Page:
Tungsten is a promising candidate for the plasma-facing components of a future fusion reactor, but its use is strongly restricted by its inherent brittleness. An innovative concept to overcome this problem is tungsten fibre-reinforced tungsten composite. In this paper we present the first mechanical test of such a composite material using a sample containing multiple fibres. The in situ fracture experiment was performed in a scanning electron microscope for close observation of the propagating crack. Stable crack propagation accompanied with rising load bearing capacity is observed. The fracture toughness is estimated using the test results and the surface observation.

  4. Processes of carbon disulfide degradation under the action of a pulsed corona discharge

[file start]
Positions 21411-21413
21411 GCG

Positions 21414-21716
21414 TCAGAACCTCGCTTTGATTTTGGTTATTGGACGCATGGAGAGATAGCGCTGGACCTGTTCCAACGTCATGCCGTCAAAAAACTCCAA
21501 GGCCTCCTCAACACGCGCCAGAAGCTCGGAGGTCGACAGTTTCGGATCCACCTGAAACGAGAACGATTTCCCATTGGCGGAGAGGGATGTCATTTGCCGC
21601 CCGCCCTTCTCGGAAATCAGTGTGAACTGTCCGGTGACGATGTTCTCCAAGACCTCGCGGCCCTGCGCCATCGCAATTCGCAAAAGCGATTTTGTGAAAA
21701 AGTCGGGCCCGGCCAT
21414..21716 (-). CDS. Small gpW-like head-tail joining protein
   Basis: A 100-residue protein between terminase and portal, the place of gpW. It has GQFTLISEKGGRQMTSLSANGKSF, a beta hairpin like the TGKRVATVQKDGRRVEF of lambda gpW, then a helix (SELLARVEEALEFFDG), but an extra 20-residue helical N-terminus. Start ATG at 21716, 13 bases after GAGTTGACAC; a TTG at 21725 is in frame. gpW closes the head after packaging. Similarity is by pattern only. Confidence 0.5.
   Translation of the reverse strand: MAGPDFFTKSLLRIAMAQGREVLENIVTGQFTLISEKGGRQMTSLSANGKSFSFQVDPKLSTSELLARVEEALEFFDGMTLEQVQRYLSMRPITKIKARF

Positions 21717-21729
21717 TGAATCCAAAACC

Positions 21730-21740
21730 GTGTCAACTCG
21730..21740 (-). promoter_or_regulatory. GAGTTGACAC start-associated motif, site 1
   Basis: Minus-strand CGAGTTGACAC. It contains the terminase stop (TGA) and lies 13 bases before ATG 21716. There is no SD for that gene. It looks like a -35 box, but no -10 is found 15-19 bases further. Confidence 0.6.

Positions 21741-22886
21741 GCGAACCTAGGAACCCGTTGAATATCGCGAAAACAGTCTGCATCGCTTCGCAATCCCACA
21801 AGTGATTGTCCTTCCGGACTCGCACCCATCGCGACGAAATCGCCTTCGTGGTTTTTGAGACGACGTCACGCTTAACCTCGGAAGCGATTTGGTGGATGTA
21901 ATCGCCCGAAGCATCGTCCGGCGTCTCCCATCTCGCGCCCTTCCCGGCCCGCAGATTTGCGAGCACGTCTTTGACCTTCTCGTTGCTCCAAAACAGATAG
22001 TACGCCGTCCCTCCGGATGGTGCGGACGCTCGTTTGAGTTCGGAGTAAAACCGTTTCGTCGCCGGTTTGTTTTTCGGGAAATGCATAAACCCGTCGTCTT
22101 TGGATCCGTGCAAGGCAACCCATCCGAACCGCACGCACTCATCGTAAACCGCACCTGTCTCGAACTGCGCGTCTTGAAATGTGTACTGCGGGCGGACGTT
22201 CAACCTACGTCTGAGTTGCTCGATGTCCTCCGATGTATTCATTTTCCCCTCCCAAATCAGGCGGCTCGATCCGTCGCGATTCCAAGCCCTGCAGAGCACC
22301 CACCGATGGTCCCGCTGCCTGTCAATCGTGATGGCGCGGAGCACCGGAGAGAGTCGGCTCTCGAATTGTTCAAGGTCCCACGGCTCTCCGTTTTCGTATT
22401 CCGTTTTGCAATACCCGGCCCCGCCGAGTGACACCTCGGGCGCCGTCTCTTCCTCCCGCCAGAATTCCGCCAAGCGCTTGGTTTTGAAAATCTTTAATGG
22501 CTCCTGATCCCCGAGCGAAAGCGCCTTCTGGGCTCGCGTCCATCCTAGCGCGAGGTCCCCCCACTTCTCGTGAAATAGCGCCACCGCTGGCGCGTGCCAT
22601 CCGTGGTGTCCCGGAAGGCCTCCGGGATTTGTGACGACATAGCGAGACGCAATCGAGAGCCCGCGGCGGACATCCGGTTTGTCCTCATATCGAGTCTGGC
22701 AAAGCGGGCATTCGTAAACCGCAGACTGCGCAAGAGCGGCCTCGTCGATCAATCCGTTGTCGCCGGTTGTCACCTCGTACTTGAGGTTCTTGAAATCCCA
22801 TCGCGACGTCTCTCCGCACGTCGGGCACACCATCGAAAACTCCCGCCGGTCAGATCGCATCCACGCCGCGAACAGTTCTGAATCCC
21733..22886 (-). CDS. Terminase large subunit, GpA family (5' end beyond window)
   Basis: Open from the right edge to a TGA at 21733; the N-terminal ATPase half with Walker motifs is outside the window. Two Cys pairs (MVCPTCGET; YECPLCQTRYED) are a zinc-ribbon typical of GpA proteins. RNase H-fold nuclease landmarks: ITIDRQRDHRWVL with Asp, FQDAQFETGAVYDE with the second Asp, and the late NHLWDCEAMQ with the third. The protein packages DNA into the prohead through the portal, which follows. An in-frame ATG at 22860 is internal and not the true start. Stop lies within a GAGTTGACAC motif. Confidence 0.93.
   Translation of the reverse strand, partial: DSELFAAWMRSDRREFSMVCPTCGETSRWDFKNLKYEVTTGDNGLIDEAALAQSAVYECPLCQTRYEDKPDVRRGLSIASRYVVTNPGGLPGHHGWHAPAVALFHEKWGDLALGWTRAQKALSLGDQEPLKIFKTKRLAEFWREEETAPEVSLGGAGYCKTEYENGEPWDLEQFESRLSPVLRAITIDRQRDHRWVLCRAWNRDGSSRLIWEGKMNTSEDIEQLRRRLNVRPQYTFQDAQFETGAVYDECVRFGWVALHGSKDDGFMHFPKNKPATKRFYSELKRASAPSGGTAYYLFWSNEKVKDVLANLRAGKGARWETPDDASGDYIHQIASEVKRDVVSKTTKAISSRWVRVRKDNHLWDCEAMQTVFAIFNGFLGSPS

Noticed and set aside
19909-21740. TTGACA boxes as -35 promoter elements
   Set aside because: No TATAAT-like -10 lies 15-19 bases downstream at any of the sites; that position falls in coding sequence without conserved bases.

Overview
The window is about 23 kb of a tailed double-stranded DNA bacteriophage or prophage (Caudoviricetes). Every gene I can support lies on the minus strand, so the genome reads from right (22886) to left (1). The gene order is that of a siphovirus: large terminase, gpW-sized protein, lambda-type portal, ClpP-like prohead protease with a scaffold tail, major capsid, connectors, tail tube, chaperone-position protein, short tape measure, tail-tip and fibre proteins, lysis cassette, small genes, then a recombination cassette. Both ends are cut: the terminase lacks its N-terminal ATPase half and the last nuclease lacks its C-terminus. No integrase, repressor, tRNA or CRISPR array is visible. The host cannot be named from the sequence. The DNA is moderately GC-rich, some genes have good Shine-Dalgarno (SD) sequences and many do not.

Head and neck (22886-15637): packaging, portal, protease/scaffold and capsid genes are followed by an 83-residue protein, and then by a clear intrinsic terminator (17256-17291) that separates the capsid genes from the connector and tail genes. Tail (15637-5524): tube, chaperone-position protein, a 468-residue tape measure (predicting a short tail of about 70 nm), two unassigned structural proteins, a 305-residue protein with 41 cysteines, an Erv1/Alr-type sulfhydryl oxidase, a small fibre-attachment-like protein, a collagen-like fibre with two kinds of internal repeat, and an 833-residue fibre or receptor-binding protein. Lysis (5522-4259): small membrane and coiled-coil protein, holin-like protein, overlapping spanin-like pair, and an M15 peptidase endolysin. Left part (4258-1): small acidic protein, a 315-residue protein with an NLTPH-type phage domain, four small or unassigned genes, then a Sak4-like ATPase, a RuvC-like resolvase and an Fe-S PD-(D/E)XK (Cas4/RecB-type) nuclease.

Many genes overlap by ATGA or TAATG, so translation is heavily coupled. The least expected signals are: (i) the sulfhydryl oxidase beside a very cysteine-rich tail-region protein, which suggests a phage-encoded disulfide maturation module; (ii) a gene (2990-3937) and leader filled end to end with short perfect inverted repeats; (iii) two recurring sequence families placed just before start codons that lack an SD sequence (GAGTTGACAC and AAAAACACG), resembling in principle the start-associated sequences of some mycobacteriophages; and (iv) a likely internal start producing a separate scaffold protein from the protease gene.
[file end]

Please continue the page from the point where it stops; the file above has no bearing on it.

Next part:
NASA Astrophysics Data System (ADS)

    Kuznetsov, D. L.; Filatov, I. E.; Uvarin, V. V.

    2016-08-01

    Experiments on decomposition of carbon disulfide CS2 in air under the action of a pulsed nanosecond corona discharge have been carried out. The energetic efficiency of the degradation amounted to 290-340 g (kW h)-1, which is significantly higher than with the use of a corona discharge at a constant voltage. The main degradation products are sulfur dioxide SO2, carbonyl sulfide COS, sulfuric acid, and carbon dioxide. Processes occurring in pulsed corona discharge plasma and leading to carbon disulfide degradation are considered. Different methods of air purification from carbon disulfide are compared.

  5. Characterization of the kringle fold and identification of a ubiquitous new class of disulfide rotamers.

    PubMed

    Ozhogina, Olga A; Bominaar, Emile L

    2009-11-01